Trivia king leaves record-setting legacy

Trivia king leaves record-setting legacy, by Sasha Shtargot - 22nd April 2004
(Credit: The Sydney Morning Herald)

A trivia question: the co-founder of the world's most well-known volume of trivia has died of a heart attack. Who was he?

If you answered "Norris McWhirter", the 78-year-old Englishman who with his twin brother, Ross, started the Guinness Book of Records in 1954, congratulations.

An obsessive gatherer of quirky facts, McWhirter edited the Guinness Book of Records, a compendium of milestones from the oldest man ever to the longest eyelashes on a dog, until 1986.

His brother, Ross, who like him was a passionate supporter of conservative politics, was killed by the IRA in 1975.

About 200,000 copies of the book, now called Guinness World Records, were sold last year in Australia and up to 3 million copies have been bought by Australian readers since 1954. The 50th edition is expected to be out in October.

Meera Govil, the owner-manager of Eltham Bookshop, said the book was mainly bought as a Christmas present for boys aged 10 to 14.

"It's such an institution. It's been running for so many years and it's got such a cult following," she said.

"Parents or grandparents see it as a great gift. Once the book is brought home, a lot of people dip into it, not just the person for whom it's bought."

Ms Govil said she sold up to 40 Guinness World Records books each year, but would sell many more if major chain stores such as Kmart did not offer it at a substantially reduced price.

William, a 13-year-old student at Eltham High School, said he enjoyed reading the quirky and interesting facts in Guinness World Records.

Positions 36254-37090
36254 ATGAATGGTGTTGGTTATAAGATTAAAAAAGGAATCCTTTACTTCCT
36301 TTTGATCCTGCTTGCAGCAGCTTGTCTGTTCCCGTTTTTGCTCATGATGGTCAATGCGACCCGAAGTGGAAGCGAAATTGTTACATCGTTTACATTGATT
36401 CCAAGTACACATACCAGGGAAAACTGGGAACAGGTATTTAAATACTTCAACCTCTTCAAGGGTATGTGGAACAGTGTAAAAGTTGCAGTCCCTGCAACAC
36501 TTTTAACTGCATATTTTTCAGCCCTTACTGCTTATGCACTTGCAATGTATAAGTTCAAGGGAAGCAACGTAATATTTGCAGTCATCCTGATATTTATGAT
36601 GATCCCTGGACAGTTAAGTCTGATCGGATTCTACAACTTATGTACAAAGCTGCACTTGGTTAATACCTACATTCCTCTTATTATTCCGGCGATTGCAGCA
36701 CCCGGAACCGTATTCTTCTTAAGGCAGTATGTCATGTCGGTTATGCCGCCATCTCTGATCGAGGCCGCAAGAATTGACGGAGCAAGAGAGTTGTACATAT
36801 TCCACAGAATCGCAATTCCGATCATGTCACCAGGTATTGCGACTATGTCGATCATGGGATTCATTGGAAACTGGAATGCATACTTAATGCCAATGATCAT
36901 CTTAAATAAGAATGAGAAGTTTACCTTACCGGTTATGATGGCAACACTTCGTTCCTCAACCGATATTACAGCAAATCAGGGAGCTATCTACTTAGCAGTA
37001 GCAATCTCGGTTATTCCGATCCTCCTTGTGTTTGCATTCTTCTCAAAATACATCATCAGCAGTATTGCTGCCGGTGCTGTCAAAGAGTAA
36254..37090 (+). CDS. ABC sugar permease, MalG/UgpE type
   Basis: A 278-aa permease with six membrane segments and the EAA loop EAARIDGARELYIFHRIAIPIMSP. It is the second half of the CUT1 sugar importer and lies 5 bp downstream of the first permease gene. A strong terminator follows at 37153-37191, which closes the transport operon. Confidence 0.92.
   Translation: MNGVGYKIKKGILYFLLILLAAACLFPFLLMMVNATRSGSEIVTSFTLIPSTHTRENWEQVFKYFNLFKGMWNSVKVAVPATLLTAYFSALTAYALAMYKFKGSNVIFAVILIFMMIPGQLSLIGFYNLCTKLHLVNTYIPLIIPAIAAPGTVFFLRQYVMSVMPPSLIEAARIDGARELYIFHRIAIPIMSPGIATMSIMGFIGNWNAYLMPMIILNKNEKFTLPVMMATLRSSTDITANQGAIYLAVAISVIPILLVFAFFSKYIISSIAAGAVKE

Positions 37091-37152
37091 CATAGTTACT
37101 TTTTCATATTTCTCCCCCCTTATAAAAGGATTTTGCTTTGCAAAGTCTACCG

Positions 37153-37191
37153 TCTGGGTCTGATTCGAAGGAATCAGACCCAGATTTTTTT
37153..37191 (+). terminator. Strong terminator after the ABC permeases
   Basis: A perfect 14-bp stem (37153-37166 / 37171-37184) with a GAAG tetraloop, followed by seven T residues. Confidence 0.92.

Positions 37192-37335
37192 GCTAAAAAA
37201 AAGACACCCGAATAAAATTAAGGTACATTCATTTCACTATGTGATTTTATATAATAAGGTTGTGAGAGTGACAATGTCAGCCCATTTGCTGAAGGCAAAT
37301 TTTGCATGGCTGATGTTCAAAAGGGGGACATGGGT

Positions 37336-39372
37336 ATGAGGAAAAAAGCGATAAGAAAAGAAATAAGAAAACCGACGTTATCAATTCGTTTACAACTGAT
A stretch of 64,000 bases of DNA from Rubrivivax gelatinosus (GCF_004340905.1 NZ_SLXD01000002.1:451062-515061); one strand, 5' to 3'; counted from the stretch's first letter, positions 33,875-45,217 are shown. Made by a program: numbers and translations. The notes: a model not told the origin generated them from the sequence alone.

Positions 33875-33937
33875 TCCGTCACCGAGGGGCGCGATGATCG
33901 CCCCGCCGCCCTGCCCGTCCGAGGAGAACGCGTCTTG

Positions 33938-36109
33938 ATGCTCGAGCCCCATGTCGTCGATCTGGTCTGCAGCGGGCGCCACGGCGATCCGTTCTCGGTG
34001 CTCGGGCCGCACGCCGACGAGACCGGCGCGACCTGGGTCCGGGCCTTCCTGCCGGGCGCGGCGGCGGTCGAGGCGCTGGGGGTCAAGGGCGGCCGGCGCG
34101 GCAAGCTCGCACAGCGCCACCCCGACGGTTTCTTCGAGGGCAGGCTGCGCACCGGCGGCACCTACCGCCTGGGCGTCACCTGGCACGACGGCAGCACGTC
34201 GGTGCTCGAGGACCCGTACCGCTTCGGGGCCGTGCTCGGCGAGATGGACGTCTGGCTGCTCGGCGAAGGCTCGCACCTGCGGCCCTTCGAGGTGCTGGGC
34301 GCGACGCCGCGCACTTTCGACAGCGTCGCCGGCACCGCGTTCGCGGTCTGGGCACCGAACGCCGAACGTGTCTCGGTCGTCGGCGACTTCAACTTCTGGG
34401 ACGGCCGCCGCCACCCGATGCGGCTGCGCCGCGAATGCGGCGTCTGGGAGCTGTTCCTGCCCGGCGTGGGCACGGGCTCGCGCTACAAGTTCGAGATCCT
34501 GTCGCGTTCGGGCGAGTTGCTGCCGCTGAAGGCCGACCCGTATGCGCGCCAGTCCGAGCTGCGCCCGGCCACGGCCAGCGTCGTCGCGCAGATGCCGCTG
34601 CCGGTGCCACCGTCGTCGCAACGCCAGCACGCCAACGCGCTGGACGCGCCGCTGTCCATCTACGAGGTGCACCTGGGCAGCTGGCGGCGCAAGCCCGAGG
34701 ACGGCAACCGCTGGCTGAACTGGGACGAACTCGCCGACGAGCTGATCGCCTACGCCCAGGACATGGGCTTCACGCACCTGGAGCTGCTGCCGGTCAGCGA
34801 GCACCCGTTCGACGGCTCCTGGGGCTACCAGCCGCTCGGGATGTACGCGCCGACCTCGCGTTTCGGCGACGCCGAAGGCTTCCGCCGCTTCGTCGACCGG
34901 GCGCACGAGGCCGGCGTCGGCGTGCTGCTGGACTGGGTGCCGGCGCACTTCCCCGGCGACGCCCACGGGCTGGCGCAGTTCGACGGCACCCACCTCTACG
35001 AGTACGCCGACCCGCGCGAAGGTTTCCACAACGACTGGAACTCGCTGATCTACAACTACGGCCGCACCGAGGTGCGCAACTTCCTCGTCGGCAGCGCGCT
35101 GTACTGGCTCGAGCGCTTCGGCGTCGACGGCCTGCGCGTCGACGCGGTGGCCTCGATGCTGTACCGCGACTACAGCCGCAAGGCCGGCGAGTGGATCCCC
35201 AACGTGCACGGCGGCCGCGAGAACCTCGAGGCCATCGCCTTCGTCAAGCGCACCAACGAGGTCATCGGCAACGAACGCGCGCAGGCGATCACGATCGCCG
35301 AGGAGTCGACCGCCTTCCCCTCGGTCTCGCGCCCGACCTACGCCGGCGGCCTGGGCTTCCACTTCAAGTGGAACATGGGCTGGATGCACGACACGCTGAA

"I mainly look at the big battles over previous years and the tallest and fastest things in the world," he said.

"It's got stuff on the most deadliest virus in the world, which eats flesh very slowly."

Sean Lenahan, general manager of Borders Books in Carlton, said the book was loved because it was well presented and easy to read.

"It's a bit of a tradition. People remember it from their childhood and after they've bought it as a present, they want to have a look at it themselves," he said.

Peter Phillips, sales and marketing director with the book's Australian distributor, Pan Macmillan, said Guinness World Records was a perennial settler of family arguments over trivia.

He said the book's adult appeal in the 1950s and 1960s had changed over the years and it was now mainly enjoyed by adolescent boys.

"It's just a thing that they (young boys) have got to know the most ghoulish things or the shortest, tallest, or fastest whatever and they've just got to talk about it."


Media websites

The Sydney Morning Herald

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Guinness World Records

World Record websites

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Guinness World Records

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The World's Largest Steer


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